I thought I'd share an end of February status update for my goal of knitting 52 hats in 2018. But please, forgive the quality of the photos. I accidentally spent the 'good light' part of the day filling out a new planner that's going to help me accomplish all the things instead of actually doing the things. Things like taking photos.
Number 10 is still on the needles.
Number 10 is Beloved, a free Ravelry pattern. It's knitting up quickly, but I think that may be because I probably should have gone down one or two needle sizes. Size wise, it's fine but it just seems to have a little too much space between the stitches. It's not bad enough to frog but next time....
Hat #9 was knit with Barcelona in Dusk.
Hat #8, you've seen before. Although I'm out of this world excited about how well the button matches the yarn on this hat, I still haven't added it to my Ravelry project page.
Hats six and seven are basically the same. I used the same yarn, needles and design, but I ran out of yarn so hat is about a half inch shorter than the other.
And last but not least, there's #5, the Owl Hat. The hat that I enjoyed knitting and think is adorable but will never make again due to the buttons. Have I mentioned how I feel about sewing on buttons?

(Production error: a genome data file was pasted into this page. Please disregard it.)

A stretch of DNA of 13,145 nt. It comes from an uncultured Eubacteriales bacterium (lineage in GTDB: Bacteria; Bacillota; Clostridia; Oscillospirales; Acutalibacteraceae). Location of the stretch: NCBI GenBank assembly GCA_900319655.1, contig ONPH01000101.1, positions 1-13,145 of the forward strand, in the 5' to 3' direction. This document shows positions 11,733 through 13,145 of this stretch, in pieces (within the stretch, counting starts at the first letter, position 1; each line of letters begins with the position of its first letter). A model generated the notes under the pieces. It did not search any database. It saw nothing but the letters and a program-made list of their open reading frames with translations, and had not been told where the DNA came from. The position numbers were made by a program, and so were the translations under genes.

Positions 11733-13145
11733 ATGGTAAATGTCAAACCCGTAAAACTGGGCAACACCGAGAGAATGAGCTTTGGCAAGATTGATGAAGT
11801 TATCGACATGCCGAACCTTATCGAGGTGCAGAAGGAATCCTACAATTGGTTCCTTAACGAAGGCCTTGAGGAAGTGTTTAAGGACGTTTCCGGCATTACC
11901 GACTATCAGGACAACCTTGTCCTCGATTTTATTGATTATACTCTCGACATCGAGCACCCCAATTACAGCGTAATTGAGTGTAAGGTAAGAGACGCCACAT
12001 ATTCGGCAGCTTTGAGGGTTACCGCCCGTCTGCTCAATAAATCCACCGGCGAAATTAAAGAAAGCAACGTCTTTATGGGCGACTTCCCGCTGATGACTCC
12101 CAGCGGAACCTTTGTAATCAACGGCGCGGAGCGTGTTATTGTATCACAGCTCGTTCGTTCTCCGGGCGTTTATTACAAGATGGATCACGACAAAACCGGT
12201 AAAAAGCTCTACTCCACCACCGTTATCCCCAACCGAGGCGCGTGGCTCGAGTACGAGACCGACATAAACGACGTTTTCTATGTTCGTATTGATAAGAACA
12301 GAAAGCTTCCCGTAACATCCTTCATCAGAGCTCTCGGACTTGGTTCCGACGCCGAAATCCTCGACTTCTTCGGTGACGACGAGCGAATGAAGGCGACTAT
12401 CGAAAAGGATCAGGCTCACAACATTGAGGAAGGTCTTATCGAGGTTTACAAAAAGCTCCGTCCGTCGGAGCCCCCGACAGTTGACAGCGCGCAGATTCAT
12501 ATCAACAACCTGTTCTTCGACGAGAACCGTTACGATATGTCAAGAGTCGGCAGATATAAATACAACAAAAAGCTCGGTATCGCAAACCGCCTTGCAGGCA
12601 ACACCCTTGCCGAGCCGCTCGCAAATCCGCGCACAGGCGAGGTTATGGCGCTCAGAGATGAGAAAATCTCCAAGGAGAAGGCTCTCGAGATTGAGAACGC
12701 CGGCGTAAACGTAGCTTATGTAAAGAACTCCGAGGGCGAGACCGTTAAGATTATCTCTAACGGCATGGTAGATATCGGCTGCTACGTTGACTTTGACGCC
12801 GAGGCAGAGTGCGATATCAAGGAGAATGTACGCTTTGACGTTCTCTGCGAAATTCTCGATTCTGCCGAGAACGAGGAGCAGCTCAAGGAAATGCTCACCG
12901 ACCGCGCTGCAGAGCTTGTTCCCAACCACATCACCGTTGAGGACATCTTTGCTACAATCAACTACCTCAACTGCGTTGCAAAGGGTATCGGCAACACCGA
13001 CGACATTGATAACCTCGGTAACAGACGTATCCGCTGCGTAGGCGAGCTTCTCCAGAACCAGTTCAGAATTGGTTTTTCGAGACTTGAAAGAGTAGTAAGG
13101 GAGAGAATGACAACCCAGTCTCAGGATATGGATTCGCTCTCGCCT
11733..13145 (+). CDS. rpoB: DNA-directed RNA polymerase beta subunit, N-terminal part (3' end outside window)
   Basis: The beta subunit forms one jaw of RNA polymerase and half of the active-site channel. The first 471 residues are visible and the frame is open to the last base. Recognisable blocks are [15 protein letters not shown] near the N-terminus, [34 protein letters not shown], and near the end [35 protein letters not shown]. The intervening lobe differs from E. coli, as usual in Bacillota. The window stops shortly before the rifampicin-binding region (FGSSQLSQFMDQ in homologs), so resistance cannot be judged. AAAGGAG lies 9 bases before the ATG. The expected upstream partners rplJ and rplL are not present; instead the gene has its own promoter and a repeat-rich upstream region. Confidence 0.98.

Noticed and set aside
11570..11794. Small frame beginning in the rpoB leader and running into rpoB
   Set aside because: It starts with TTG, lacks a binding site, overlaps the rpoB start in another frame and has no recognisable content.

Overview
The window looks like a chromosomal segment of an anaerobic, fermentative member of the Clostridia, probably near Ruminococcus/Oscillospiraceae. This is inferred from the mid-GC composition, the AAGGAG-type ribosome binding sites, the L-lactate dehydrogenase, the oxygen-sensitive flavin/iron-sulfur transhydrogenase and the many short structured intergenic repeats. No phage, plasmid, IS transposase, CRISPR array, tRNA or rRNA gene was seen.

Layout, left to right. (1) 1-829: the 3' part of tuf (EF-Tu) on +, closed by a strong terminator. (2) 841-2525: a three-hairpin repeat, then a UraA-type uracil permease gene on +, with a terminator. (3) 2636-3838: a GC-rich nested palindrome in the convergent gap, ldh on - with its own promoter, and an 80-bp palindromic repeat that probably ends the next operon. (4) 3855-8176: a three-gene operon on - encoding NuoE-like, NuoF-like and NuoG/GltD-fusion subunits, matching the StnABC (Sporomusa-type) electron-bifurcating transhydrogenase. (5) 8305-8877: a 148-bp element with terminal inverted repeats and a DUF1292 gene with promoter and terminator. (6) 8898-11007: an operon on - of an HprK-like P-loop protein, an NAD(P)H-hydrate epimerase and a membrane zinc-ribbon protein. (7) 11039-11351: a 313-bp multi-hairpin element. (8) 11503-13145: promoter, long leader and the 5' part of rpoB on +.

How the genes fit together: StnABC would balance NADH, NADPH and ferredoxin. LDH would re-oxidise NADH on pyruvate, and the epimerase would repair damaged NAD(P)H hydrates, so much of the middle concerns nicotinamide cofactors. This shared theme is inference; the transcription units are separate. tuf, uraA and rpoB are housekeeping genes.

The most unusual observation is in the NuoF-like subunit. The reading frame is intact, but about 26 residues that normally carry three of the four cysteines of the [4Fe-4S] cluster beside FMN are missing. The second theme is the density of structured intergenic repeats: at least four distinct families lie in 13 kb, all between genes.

So that's almost six hats in February for a total of almost ten so far this year. But I'm left wondering, can I count the dog hats? And if they count, do I count them as three hats since I made three, or just one since only one of the three fit properly? Are there rules that say the 52 hats have to be for humans?
After voting on the dog hat dilemma, please follow me over to Maggie's Mad Hatters' Link Party to see photos of others' hats.
Oops! I'm editing this post since it's Wednesday and I forgot to include a blurb about what I'm reading. I've been on a true crime kick here lately and am currently reading The Briley Brothers by Dwayne Walker. The story fascinates me because I lived through it. The Brileys terriorized my neighborhood and raped and killed people my family knew. Their reign of terror affected our lives in so many ways. But no matter my fascination, this book is difficult to read. Not because of the horror of what the Brileys did, but because it's so poorly written. Even overlooking the poor, or lack of, sentence structure and subject/verb disagreements, I'm half way through the book and I bet there haven't seen five commas yet. Forget Eats, Shoots & Leaves, just hand this book out to the kids to help them understand the importance of grammar.